Has to be Ai Weiwei again today – his installation is now open it the Turbine Hall of Tate Modern.

Ai Weiwei – Sunflower Seeds

150 million porcelain seeds, each hand-painted, made by population of Jingdezhen, centre of historical porcelain industry in China, deposited in a huge slough on the floor of the hall.

In the Guardian photograph, it looks like a vast grey gravel or cinder bed – something in a builders or railway yard, laid down as a bed for sleepers.  Is it like a beach?

What does it mean?

Obvious meaning is crystallised labour.  According to the Marxist theory of value, a commodity is a lump of the worker’s labour in physical form.  It also represents the de-skilling involved in mass production.  Although the seeds are painted by hand, each one bears only a few strokes – this from an industry in which hand painting was highly skilled and beautiful.

The use of sunflower seeds has a resonance for China, in that they are widely regarded and consumed as a snack food there.

Ai himself says they can be seen as a metaphor for Twitter, each representing a single tweet.

I’ve been to see it this afternoon, but no time to write properly now – minor family crisis – so please treat this as a tweet.  Proper blog tomorrow.

Old one, a bit like a seed I thought.

Blackpaint

12.10.10

Blackpaint 141

May 26, 2010

Tate Modern’s  10th anniversary

Saw the programme fronted by Matthew Collings on the above last night and had the pleasure of hearing Joan Mitchell described as a “lady abstract expressionist”;  Collings also offered the opinion that she was “not on the same level” as Pollock or Rothko.  Whilst this is arguably the case with Pollock, at least for those few years that he was producing the incomparable drip paintings, I have to ask, why Rothko?  Because he always insisted on the importance of his paintings, and conducted himself with almost insane self-importance, surrounded himself, or was surrounded by, an air of religiosity?  Joan Mitchell, I submit (members  of the jury), was “not on the same level” because she was a woman in a mad, macho bunch of egotists and because she chose to go to live and work in France.  I think Collings has been influenced (unconsciously,no doubt) by the misogyny of the movement, and I think her work stands comparison with the best of the ab exes.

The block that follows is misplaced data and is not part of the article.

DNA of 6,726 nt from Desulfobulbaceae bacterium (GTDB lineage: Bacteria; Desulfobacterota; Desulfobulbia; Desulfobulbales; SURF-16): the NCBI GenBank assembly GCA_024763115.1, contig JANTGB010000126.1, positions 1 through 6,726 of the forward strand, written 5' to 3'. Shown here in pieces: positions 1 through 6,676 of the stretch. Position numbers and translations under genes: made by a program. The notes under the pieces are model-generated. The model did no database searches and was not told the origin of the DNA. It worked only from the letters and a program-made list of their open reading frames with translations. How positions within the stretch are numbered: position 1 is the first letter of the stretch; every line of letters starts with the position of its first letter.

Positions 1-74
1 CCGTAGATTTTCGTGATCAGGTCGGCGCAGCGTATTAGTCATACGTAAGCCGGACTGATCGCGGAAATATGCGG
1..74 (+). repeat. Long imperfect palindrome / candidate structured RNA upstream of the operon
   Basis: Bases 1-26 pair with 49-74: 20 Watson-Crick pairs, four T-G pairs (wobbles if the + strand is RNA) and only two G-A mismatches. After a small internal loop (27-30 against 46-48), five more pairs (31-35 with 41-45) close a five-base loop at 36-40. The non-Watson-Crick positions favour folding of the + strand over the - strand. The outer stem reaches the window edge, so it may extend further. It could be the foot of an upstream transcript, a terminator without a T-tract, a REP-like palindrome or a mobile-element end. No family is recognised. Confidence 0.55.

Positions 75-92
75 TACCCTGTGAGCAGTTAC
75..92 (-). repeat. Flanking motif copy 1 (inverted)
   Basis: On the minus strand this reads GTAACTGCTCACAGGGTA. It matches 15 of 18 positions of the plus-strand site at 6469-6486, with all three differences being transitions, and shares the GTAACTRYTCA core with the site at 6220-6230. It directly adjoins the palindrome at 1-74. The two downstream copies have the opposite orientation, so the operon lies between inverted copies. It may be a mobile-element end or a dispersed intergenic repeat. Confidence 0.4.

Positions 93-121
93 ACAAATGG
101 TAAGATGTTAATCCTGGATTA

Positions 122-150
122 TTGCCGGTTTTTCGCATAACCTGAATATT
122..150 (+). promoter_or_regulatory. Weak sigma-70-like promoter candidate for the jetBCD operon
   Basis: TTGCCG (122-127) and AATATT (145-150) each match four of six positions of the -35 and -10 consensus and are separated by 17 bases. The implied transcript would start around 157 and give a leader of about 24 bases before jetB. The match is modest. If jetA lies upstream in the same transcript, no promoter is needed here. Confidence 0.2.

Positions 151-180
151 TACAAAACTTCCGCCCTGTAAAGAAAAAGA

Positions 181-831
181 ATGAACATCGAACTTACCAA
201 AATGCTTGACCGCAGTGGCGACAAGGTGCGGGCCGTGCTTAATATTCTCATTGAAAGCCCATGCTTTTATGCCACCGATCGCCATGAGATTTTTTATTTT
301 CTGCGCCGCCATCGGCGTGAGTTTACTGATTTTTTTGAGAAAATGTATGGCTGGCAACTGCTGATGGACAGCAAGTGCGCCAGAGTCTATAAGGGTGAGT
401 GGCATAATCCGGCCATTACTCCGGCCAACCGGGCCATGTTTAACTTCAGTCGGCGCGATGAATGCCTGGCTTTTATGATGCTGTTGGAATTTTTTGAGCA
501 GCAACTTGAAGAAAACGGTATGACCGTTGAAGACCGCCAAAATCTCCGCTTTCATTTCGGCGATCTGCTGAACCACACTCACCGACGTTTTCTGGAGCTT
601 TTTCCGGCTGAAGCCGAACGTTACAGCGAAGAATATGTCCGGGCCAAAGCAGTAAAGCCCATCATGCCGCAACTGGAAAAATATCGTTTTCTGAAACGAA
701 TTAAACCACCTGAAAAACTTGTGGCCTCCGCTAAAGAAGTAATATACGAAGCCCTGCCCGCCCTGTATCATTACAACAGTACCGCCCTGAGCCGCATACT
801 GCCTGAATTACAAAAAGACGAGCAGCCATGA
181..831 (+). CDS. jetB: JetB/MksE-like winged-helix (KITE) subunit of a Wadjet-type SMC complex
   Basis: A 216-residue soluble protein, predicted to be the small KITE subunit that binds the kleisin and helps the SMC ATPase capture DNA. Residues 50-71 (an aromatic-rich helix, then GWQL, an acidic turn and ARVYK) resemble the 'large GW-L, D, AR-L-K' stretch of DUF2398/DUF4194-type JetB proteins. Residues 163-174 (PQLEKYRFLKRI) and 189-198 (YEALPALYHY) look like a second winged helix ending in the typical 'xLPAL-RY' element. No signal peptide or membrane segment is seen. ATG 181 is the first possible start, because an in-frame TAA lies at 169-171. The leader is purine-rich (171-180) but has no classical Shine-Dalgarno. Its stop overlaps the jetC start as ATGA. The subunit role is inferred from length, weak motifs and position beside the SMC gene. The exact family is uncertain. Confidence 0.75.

Rothko

The thing about Rothko, though, is this: maybe, when you find that thing that you paint, there really is no point in painting anything else.  Just about everything he did, after discovering the panels of colour, was variations on that same theme.  Some of them are very beautiful and provoke profound reactions in the viewer, some are just the variations.  Ingots with slots or panels of different, shimmering colours; archways of light or darkness.  He hit it and stuck with it, and that obsessiveness has a power in itself, creates its own beauty (or horror) – neither the right word; validity maybe, but that’s a bloodless term to use.

Lorenzo Monaco

Should have mentioned the beautiful virgin and child by the above at Edinburgh; a rather well-developed baby (actually, could have been up to 10 years old) with a mop of curls rather like Titian’s Joseph.  Also, several small Duccio- like panels with that dusty pink that he does – but it was someone else, whose name escapes me.